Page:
With the ever-familiar DTS-HD soundtrack on the Blu-ray of The Wolverine, the Q990C puts in a pleasing surround-sound performance. With such fare, the four-way drivers in the rear-speakers pay dividends, and here the sound of arrows, gunshots and the accompanying mayhem whizzed around the room with untrammelled energy.
Moving to the Dolby Atmos Demo Blu-ray, and the Q990C served up a few more surprises. Here, the upward-firing drivers of the main and surround speakers create an exciting Atmos experience. As the spaceship in the Horizon demonstration flew from the front to the back of the room, it occupied a point of space to the right of the room, seemingly flying by overhead, just below my lounge room ceiling. It was an impressive performance from a comparatively modestly priced soundbar.
It should come as no surprise that the Samsung Q990C cannot match the performance of more expensive dedicated cinema components. What is unexpected, however, is how good it is for the bargain-basement price. Capable of punching above its size in terms of both volume and scale, while it’s not going to produce earth-shattering bass, there is certainly enough to create satisfying amounts of low-frequency rumble.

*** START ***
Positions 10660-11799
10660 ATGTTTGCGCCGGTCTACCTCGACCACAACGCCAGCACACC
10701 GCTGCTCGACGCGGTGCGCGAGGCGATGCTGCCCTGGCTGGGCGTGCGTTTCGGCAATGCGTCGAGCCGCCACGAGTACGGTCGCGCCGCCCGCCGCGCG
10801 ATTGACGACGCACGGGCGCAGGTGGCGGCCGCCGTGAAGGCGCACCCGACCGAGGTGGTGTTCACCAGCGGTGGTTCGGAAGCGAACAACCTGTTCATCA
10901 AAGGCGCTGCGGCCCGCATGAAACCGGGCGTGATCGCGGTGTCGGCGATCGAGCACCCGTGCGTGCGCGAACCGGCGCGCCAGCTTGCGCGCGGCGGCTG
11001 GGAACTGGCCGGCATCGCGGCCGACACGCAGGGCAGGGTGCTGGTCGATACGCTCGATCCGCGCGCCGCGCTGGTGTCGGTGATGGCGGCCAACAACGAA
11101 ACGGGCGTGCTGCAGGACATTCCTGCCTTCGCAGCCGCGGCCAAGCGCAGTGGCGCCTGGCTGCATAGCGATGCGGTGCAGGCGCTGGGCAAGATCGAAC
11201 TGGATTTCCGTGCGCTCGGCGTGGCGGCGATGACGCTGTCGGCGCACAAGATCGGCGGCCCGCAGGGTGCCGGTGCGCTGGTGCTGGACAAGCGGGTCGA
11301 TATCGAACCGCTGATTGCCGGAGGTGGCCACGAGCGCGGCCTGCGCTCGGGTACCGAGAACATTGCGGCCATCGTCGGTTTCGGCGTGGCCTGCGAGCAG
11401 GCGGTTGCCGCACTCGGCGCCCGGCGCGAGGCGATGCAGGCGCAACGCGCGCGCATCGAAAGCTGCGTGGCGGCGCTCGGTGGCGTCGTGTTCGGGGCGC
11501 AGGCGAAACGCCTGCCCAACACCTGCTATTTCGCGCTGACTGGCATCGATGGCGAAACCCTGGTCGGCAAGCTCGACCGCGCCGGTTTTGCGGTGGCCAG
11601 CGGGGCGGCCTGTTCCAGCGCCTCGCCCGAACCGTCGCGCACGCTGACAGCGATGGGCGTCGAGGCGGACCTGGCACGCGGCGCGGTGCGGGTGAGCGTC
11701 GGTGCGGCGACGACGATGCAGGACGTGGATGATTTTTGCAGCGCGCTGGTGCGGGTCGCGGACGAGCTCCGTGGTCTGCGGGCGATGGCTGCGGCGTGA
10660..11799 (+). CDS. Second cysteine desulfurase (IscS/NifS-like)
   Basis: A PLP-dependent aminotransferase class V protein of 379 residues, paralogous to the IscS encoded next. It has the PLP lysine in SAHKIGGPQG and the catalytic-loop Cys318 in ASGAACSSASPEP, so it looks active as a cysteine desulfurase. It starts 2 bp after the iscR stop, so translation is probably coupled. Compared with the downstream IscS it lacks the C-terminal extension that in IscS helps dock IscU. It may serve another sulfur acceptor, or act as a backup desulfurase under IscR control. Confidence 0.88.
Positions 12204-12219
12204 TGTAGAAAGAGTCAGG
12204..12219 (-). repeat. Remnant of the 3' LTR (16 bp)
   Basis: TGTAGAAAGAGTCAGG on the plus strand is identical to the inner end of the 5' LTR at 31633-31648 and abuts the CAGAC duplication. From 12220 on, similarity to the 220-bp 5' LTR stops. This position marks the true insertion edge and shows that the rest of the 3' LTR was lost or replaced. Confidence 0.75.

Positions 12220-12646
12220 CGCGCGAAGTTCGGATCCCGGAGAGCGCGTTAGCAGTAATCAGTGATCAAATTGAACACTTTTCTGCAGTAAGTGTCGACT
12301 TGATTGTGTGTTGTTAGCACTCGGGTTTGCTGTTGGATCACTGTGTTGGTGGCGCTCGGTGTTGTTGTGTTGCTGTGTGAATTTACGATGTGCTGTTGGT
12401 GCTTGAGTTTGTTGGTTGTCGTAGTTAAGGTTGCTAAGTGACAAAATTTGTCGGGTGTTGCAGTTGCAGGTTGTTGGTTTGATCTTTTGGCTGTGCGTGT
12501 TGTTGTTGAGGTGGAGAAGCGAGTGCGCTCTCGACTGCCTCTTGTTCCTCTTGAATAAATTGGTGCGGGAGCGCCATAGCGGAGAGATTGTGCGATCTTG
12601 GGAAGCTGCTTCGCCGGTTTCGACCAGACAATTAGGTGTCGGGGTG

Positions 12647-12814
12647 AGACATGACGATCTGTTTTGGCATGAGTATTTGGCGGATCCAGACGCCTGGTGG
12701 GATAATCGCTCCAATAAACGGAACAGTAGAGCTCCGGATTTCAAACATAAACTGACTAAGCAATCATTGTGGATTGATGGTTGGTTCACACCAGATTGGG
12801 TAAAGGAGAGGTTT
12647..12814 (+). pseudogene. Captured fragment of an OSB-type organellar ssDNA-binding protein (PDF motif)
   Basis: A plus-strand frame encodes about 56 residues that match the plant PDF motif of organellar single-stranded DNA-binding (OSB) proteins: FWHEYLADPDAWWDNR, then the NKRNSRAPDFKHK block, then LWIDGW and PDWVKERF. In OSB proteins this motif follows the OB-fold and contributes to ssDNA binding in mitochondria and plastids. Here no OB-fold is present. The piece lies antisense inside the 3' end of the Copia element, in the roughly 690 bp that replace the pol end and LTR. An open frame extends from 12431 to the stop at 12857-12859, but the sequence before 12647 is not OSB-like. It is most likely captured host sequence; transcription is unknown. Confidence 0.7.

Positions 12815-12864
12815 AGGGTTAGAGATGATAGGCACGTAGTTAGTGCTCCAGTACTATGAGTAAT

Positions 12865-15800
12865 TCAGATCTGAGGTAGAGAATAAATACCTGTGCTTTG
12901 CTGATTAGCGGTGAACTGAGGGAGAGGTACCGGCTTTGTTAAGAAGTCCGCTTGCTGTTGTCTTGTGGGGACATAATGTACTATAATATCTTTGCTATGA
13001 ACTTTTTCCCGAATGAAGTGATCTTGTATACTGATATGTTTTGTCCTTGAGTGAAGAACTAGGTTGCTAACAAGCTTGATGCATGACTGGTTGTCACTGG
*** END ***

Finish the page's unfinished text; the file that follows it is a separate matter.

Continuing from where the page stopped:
The jewels in the crown are its four-way rear speakers and Samsung’s Q Symphony, which delivers a noticeably larger front soundstage, while the rear speakers create a credible surround feel. I would recommend experimenting with the placement of these to leverage the best performance. For those looking for just that bit more beyond what their TV speakers can offer, this Samsung package puts in an admirable performance. At low listening levels, it boosts dialogue intelligibility and imparts a sense of scale that’s not going to annoy anybody trying to sleep. An excellent performer that offers superb value for money, then.
As the owner of ‘Clarity Audio & Video Calibration’, Tony is a certified ISF Calibrator with over a decade of experience. Tony is an accomplished Audio-Visual reviewer specialising in theatre and visual products.